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Hepatitis C virus demonstrates considerable divergence in nucleotide sequence. This variation may affect virus detection, disease outcome, and the effectiveness of interferon treatment. For example, infection with genotype 1 is associated with a lower response rate to interferon treatment. Hepatitis C virus can be classified into six distinct types, comprising at least 74 different subtypes. Both types and subtypes are subject to geographical differences in distribution, presumably reflecting the epidemiological history of the virus. However, because this history may be blurred by migration and by commerce in blood products between regions, screening and typing assays must recognize both the major indigenous and more exotic virus genotypes. Little information exists about the role of virus sequence variation in screening for hepatitis C virus antibodies, but there is some evidence that the reactivity of current serological screening assays for hepatitis C virus is genotype dependent. In the future, screening assays may need to include antigens specific for different virus types or may need to be designed with regard to the particular types found in a certain area. Antigenic variation may also mean that an effective vaccine needs to be multivalent to protect against all genotypes present in a given region. There are several polymerase chain reaction-based methods of distinguishing between hepatitis C virus variants. These methods must be continually updated, however, as new sequence variants are discovered. Alternative genotyping assays are based on the host's serological response to virus infection, but these cannot distinguish between virus subtypes and are unsuitable for immunocompromised patients. As more countries are sampled, it is likely that more genotypes will be identified and this may help elucidate the origins of hepatitis C virus. Detailed epidemiological studies may delineate past and current routes of transmission.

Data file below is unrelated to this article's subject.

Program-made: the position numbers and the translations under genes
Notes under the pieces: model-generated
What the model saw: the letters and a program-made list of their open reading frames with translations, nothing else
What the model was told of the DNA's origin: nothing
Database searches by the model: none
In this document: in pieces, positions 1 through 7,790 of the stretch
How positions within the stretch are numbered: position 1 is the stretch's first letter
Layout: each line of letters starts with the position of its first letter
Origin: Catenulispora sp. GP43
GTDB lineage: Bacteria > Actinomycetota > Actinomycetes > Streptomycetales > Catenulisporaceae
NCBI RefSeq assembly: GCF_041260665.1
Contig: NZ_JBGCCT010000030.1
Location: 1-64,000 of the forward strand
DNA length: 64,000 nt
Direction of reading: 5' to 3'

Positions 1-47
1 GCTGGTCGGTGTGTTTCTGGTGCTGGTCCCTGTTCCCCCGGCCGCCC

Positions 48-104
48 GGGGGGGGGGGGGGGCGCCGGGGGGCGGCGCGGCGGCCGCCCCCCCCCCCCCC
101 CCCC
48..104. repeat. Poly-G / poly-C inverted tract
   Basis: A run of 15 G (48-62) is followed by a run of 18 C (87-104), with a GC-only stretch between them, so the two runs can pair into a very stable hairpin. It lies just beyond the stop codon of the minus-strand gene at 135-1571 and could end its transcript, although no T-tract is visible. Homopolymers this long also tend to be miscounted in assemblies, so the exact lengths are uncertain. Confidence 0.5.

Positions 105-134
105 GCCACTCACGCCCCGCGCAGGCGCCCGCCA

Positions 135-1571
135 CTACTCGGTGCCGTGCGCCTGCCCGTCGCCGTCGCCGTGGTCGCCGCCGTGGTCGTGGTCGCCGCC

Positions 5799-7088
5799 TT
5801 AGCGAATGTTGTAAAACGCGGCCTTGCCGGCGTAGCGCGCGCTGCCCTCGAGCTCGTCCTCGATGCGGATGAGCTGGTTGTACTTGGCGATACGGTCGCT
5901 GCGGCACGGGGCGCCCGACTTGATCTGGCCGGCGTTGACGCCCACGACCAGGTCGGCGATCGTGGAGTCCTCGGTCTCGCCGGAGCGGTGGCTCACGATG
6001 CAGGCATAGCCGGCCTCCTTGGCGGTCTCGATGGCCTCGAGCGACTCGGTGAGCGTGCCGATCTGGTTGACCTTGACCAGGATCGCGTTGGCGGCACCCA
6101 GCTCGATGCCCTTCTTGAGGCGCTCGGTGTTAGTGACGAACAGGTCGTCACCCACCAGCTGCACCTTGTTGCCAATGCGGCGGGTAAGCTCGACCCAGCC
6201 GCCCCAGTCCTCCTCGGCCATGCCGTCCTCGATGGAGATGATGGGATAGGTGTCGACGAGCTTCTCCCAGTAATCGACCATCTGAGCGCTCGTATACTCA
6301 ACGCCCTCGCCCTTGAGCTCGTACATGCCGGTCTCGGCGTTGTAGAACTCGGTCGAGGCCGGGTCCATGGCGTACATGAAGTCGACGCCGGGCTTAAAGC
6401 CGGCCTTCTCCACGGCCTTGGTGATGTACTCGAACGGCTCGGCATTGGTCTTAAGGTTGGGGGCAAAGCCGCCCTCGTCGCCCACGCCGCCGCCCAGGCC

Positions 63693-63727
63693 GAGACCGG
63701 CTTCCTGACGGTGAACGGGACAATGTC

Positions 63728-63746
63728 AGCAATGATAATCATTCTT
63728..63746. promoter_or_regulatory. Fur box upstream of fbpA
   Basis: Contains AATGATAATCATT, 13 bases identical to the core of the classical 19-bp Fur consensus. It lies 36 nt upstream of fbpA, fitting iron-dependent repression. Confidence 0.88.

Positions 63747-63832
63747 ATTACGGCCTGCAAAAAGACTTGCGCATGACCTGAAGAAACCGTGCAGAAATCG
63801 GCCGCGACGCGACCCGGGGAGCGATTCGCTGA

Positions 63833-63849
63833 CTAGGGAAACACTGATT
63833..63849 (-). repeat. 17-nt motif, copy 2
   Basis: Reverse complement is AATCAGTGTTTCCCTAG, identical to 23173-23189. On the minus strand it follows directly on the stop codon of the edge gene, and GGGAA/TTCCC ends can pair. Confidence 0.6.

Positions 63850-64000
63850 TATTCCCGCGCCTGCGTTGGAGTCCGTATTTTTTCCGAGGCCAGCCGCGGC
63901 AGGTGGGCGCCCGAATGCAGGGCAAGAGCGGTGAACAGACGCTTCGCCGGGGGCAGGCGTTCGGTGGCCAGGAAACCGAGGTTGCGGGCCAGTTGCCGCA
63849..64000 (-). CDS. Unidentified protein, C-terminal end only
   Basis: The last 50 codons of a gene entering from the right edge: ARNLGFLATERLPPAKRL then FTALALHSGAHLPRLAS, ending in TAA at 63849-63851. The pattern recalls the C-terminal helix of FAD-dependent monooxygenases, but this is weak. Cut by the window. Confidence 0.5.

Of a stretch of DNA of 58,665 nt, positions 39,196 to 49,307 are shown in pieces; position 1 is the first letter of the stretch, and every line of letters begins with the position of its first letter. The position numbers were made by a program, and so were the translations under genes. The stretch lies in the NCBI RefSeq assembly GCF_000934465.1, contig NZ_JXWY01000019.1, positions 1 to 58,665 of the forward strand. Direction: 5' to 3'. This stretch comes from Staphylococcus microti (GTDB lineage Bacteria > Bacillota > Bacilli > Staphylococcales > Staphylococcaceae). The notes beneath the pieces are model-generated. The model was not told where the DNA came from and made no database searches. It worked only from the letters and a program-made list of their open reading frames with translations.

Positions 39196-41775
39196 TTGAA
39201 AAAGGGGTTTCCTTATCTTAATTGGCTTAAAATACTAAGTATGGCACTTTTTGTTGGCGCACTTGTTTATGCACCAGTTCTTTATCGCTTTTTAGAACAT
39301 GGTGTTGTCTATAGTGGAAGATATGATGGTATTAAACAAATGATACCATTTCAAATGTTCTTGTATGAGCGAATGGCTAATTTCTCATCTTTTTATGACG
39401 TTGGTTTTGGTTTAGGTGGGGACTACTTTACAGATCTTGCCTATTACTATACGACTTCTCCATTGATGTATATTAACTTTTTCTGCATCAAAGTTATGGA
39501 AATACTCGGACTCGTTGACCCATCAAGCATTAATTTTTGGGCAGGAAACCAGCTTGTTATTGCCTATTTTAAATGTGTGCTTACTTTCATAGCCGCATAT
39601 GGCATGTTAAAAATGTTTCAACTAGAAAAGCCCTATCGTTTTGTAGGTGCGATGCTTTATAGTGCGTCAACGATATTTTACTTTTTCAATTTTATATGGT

Journal article


J Hepatol

Publication Date



23 Suppl 2


26 - 31


Enzyme-Linked Immunosorbent Assay, Genetic Variation, Genotype, Hepacivirus, Hepatitis C, Humans, Polymerase Chain Reaction, Polymorphism, Restriction Fragment Length, Serotyping